Having just returned from teaching trial advocacy in Mexico City with a phenomenal team of American and Mexican lawyers*, one is reminded that our oral, adversarial system of justice can be successfully adapted to, and adopted by, other judicial traditions.
With a change in the Mexican Constitution now mandating oral advocacy, Mexican judges, prosecutors, and defense attorneys are honing new skills and spreading them throughout a legal, system intent on implementing reform. At the most basic level, our oral tradition of opening statements, direct and cross-examinations, and closing arguments contains within it a more transparent process in which adversaries may develop themes in support of the legal theory of their case. Throughout the oral presentation of the evidence, as well as challenges to that same evidence, the public gains confidence (it is hoped) in the verdicts rendered. Additionally, society at large is assured of a more even-handed review of the legal system.
By organizing and presenting evidence for listeners (as opposed to readers), and by presenting cases through the question-answer format (as opposed to written documents), both the prosecution and the defense are in a better position to challenge the credibility of witnesses – from their ability to recall facts, to any potential bias or motive that may cloud their testimony. The trier of fact is then, arguably, in a better position to make a determination that encompasses the many facets of a criminal allegation and the nuances which may be lost in a non-oral system, such as intonation, body language, and vocal characteristics of the speaker.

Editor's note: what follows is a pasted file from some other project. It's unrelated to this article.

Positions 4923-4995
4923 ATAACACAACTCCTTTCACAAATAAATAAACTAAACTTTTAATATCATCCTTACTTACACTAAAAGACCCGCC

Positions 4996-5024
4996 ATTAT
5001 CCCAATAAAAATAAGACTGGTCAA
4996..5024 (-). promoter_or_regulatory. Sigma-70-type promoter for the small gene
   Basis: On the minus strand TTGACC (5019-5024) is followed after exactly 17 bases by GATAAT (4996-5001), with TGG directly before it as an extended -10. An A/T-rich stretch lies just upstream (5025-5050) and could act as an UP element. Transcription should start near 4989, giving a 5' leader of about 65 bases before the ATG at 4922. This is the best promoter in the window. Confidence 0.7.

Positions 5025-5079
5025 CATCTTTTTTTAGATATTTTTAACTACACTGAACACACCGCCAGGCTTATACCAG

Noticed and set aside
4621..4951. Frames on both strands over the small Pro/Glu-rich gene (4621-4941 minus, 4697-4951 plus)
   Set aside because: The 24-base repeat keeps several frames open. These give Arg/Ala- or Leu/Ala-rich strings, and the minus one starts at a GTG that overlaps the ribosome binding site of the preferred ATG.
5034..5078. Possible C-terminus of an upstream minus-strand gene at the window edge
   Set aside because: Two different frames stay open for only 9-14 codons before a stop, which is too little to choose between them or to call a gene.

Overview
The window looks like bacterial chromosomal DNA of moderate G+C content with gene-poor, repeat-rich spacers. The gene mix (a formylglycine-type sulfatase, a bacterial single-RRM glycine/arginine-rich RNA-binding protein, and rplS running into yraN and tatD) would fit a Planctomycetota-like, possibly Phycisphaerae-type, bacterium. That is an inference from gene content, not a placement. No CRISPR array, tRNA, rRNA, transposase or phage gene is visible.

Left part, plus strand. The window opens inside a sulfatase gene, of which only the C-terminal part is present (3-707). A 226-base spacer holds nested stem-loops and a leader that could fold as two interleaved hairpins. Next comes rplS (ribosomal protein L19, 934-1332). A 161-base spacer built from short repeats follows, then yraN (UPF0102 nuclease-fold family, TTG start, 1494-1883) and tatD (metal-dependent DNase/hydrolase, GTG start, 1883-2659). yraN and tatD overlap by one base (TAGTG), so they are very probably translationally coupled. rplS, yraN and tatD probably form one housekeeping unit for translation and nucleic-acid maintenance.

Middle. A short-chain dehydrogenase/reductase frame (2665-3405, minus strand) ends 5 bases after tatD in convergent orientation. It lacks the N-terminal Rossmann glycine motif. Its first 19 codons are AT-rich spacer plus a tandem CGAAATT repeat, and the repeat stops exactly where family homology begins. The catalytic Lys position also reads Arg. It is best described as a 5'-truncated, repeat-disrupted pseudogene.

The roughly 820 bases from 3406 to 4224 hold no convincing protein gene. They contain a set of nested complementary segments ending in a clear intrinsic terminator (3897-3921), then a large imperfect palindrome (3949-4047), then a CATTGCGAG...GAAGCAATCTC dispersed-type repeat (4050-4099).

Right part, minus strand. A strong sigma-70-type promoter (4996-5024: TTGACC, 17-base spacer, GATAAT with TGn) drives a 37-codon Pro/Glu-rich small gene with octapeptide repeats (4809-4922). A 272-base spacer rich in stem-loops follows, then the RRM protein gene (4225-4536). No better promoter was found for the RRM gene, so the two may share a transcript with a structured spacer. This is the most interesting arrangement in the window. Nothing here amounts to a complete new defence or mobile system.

Through international cooperation and tireless effort, Mexican and American lawyers have begun the dialogue that will hopefully foster more openness in both countries. As we learn together, we understand each other on a deeper level. As we teach together, we develop a common goal of mutual improvement.
*With gratitude to everybody at Mexico City’s Universidad Panamericana, Atlanta’s Emory University, and especially to Alex Barney for putting us all together.
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